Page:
But as the speaker continued, he mentioned that there was always an ombudsman who monitored proceedings in the House. It was the ombudsman who would ensure that rules were not broken. For example, he said that members couldn’t use their official vehicles for anything other than legislative duties. I then told my colleagues that though they were not enjoying as much benefits as their counterparts in the US, the law in Nigeria was more lenient with them, as they often went with their official vehicles to weddings and other personal engagements.
Who are your role models and how have they influenced your politics?
Both Dr (Peter) Odili and Chief Rufus Ada-George influenced my sojourn in politics a lot. They are both good men. Unfortunately, at some point, they both fell apart and I don’t know why. I don’t believe it’s a matter of ambition because Dr Odili was once offered the governorship of Rivers State by Tom Ikimi but he rejected it, that he would rather be deputy governor to Ada-George because that was the agreement they had earlier reached. Most Nigerians would have done otherwise but he refused.
As someone who has followed the both of them for a long time, I honestly don’t know what caused their falling out. They have the same spirit. They are both very benevolent and caring. As a matter of fact, my father was practically buried by Dr Odili because I had no money when my father died. Both men have greatly influenced my politics. My politics is very benevolent and my children are like that too. I am willing to share all I have and go hungry rather than see another man suffer. I hate to see a sick person and not be able to help. If the person dies, I would feel like I killed the person. Though it’s also part of me, a lot of (those qualities) came from Dr Odili and Chief Ada-George.
Also, (I admire) the discipline of Muhammadu Buhari. I wish I was that disciplined. People think it is easy to be disciplined but it’s not. If you want to know what discipline is, try to stay hungry for one month. I’m not talking about fasting. Or imagine someone craving chocolate (or any other thing) and not taking it, even if it is right in front of you.
President, (Major General) Muhammadu Buhari (retd.) is so disciplined that he is able to resist temptation to reply his critics when they abuse him.
Also, I admire his love for the country. That trait can also be found in (former President Olusegun) Obasanjo. They have fierce love for the country. However, the difference between both men is that Obasanjo thinks his idea of growth for the country is better than anybody else’s own. But there can always be alternatives. And maybe Buhari’s own could be another one.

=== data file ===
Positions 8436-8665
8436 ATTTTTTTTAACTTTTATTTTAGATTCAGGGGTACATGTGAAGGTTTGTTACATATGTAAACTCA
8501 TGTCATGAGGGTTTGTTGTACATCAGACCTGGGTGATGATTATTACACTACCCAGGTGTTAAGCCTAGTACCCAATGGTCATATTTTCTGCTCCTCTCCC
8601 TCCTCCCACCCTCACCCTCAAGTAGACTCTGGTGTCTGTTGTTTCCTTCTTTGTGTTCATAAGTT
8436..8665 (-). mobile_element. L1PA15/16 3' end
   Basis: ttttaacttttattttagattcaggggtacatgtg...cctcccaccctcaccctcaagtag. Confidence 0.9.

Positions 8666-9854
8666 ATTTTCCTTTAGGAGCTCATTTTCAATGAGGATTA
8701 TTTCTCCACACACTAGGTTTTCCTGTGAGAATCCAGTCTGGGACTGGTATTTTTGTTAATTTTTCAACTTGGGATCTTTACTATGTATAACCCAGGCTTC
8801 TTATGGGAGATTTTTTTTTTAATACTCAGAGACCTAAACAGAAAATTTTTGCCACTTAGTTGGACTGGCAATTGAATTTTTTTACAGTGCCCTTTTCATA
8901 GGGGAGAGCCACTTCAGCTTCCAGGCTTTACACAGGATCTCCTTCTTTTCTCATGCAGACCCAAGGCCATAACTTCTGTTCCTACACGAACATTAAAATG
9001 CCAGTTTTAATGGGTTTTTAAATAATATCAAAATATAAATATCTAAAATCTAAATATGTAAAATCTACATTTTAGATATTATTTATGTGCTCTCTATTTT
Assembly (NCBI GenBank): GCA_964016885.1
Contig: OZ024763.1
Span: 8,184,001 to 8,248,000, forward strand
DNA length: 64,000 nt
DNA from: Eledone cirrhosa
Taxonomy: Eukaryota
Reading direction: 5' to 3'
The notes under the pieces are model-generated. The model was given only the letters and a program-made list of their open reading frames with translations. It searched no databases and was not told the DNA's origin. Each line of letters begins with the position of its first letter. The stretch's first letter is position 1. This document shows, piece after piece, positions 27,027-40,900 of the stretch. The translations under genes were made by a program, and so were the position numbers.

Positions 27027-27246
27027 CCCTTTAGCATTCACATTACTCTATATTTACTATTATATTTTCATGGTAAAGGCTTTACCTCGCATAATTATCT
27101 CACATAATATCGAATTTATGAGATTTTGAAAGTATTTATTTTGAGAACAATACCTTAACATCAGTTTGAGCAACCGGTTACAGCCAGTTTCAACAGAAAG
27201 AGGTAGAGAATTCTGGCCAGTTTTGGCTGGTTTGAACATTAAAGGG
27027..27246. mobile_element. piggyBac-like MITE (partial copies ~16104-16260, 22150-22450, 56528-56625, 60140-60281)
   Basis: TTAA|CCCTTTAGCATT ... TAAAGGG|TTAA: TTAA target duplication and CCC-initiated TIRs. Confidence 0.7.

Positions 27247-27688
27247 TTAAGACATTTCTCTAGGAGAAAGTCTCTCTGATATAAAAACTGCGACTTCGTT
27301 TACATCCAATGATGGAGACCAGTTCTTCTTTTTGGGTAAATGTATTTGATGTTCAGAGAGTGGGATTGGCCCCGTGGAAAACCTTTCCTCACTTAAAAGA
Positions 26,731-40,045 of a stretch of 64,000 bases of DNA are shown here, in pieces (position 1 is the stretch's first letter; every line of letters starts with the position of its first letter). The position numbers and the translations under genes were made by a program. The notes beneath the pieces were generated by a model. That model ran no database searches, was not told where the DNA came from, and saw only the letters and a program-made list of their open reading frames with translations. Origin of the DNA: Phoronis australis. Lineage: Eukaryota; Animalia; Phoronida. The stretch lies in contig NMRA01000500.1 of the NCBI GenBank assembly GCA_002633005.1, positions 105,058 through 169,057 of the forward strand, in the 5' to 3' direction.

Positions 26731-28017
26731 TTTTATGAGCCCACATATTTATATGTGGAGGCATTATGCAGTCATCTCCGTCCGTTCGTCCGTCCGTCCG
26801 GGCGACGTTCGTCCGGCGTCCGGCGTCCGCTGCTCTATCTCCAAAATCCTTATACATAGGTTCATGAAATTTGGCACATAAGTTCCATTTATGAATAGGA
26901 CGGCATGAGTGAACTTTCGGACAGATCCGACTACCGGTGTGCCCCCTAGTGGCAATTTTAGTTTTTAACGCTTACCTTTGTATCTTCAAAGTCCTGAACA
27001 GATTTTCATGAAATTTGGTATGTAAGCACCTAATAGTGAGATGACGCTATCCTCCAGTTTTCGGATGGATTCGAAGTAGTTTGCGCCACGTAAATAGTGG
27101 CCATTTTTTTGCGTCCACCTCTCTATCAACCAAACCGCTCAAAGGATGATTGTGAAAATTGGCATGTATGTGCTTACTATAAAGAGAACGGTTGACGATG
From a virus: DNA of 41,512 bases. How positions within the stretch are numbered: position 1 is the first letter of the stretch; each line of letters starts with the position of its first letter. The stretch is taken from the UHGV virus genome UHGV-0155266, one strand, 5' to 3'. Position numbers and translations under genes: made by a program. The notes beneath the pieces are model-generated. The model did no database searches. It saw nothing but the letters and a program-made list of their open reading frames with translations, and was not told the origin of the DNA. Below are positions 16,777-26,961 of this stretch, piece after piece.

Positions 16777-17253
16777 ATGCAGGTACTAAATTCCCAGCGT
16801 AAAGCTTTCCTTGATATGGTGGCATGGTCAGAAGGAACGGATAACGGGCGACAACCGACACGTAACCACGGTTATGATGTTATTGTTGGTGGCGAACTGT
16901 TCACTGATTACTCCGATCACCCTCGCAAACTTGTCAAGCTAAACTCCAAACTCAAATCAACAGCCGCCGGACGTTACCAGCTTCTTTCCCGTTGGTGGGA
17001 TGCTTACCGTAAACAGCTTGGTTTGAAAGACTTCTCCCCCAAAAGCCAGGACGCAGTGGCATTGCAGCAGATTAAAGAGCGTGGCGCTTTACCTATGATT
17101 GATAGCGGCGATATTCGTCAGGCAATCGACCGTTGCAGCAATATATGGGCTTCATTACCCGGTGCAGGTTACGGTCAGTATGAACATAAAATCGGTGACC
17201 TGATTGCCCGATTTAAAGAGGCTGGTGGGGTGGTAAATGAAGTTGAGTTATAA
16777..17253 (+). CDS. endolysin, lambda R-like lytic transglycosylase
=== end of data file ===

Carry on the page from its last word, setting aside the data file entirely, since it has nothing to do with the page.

What are some of the most memorable experiences of your childhood?
There was no silver spoon. I didn’t even know there was anything like that. My father was a very strict man and he went through a lot to raise me. He didn’t suffer fools gladly. If one broke the law in the house, one had better not sleep at home because once the person got home, he would lock the door and give the person a beating of a lifetime.
I asked my children recently if I had ever beaten them before and they said I did that once. You can imagine I had beaten them only once since they were kids till now. But while I was growing up, it was a regular thing with my father. But they (my children) said my screaming and the way I stared at them when they broke laws were enough to keep them from straying.
My father also had a habit of locking one out when one had committed an offence. One would then have to sleep on the ‘passage’ because it was a tenement building of about 12 rooms. If one was unlucky to have slept off by 2am, that was when my father would come out with a cane and flog the person.
I also remember the celebration that occurred when one did well in school and broke academic records. Don’t forget that we were studying under harsh conditions then. We had no books (because our father couldn’t afford them) while others had.
I recall when I used to follow my father to the (oil) rigs and I would meet white men. It used to be so exciting. When my father worked as a dispensing pharmacist, I used to enjoy going with him to the hospital and meeting doctors.
MemberJune 3, 2020 at 12:41 am
MemberJune 3, 2020 at 8:40 am